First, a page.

What does the right to housing mean to you?
For me, the right to housing means that people across Canada have full access to affordable and accessible housing that meets their needs, as a protected human right, and adequately funded by all levels of government.
Twenty-two percent of Canadians have a disability. As a disability advocate, the right to housing also means that our governments do not violate our human rights codes and international agreements by investing public dollars in housing that discriminates against people with disabilities. Municipalities like Toronto would not be funding multi-unit housing developments in which 80% of homes are not built to universal design standards, preventing people of all abilities to safely live and age in place. Yet they are, as there is still no law in Canada requiring that housing be accessible. Meanwhile, most of Toronto’s over 400,000 residents with disabilities are disproportionately poor and live in public or private rental homes that are mostly inaccessible and deeply unaffordable.
What is the #1 thing that Toronto City Council must do to advance the right to housing next year?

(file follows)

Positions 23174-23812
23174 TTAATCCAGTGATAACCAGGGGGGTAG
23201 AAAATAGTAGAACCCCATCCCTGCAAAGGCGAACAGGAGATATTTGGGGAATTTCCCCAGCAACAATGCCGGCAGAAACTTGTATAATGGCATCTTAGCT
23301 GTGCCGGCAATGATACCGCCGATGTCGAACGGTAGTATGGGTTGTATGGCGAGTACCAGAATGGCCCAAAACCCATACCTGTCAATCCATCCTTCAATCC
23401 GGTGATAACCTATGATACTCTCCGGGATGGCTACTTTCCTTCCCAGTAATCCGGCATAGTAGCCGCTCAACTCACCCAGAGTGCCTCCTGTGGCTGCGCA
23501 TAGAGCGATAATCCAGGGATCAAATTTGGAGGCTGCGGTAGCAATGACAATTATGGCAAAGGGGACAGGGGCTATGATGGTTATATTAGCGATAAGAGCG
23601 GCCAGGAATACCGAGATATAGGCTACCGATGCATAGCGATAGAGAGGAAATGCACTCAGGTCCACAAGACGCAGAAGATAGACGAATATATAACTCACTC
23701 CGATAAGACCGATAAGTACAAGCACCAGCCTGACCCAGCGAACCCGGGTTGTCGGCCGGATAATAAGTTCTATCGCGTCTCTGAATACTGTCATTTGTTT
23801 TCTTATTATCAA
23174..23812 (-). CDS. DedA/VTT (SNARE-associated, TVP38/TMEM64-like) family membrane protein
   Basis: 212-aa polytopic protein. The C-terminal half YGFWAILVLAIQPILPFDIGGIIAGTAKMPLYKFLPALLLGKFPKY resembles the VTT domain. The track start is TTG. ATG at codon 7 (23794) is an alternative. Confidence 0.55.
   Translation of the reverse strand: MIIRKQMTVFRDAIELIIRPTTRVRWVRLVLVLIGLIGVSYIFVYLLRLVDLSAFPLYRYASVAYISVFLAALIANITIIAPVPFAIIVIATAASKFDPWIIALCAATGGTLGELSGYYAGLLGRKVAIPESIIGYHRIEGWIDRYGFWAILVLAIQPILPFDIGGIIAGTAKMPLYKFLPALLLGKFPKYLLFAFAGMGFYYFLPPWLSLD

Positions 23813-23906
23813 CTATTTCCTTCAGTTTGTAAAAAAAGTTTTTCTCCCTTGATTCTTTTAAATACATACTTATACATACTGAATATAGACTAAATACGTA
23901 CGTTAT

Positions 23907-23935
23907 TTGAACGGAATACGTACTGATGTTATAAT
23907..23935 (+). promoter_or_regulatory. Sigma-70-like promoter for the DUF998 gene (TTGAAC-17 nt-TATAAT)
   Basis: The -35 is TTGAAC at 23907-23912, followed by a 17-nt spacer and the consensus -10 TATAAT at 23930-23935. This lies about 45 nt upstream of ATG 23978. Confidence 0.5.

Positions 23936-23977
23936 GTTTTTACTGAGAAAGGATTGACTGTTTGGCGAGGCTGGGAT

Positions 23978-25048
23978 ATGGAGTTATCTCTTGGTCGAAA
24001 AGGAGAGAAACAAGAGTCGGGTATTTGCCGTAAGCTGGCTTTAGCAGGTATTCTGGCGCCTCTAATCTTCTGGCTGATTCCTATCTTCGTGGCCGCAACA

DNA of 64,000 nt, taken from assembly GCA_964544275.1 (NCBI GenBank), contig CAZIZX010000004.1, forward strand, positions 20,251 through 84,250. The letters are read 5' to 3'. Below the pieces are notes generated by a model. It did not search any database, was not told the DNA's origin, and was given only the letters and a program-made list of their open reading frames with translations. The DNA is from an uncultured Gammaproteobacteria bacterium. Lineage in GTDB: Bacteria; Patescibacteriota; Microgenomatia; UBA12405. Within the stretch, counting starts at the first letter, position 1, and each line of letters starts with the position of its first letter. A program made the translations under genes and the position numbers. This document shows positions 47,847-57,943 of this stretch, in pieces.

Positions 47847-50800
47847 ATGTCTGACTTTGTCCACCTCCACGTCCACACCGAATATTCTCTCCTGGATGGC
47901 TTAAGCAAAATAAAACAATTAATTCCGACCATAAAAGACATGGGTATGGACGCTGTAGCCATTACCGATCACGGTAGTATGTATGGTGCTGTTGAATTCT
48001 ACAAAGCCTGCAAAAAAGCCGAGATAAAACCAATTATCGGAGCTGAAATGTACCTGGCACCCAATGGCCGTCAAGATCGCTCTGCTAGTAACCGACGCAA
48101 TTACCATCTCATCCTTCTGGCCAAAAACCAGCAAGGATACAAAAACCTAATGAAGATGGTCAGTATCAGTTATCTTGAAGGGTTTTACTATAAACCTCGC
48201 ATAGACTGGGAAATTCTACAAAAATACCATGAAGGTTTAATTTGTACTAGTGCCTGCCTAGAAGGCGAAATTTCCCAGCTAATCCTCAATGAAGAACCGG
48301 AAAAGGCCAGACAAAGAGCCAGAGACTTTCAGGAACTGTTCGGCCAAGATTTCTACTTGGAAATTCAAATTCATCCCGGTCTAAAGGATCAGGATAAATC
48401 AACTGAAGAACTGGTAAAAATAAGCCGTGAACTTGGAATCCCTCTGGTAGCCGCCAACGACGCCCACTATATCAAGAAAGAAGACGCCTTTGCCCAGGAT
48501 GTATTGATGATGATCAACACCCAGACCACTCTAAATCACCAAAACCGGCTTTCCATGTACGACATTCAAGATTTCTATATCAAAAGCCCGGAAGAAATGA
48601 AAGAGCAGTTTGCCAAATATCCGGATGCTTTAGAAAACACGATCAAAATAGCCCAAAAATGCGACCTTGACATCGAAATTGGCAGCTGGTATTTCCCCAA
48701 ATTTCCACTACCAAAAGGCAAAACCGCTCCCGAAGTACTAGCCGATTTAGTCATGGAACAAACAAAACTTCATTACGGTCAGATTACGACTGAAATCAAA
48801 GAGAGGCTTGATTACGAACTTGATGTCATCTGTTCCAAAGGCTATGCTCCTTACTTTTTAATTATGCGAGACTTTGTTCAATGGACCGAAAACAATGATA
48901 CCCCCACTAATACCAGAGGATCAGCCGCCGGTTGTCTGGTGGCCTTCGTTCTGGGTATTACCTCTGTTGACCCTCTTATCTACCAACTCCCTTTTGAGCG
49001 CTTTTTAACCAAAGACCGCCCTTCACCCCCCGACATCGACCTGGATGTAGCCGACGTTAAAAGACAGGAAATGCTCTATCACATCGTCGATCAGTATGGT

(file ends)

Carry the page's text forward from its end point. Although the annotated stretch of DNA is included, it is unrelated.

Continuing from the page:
Toronto City Council must vote for a much higher percentage of universal design (UD) units than the 20% percent outlined in its 2020-2030 housing plan. With our senior population set to double by 2041, 20% simply kicks housing accessibility further down the road.
Actions already recommended by disability stakeholders, such as the Accessible Housing Network, include the City setting a high minimum accessible unit standard, creating incentives that financially reward developer bids that exceed it, and favoring universal design excellence and innovation. The City must also actively engage with other jurisdictions that are proving that it is cost effective to build multi-unit housing with high UD standards. Engaging meaningfully with disability stakeholders with accessibility expertise is critical to inclusive solutions, and establishing the new Accessible Housing Working Group as part of the City’s Housing Secretariat is a small step among giant steps yet to take.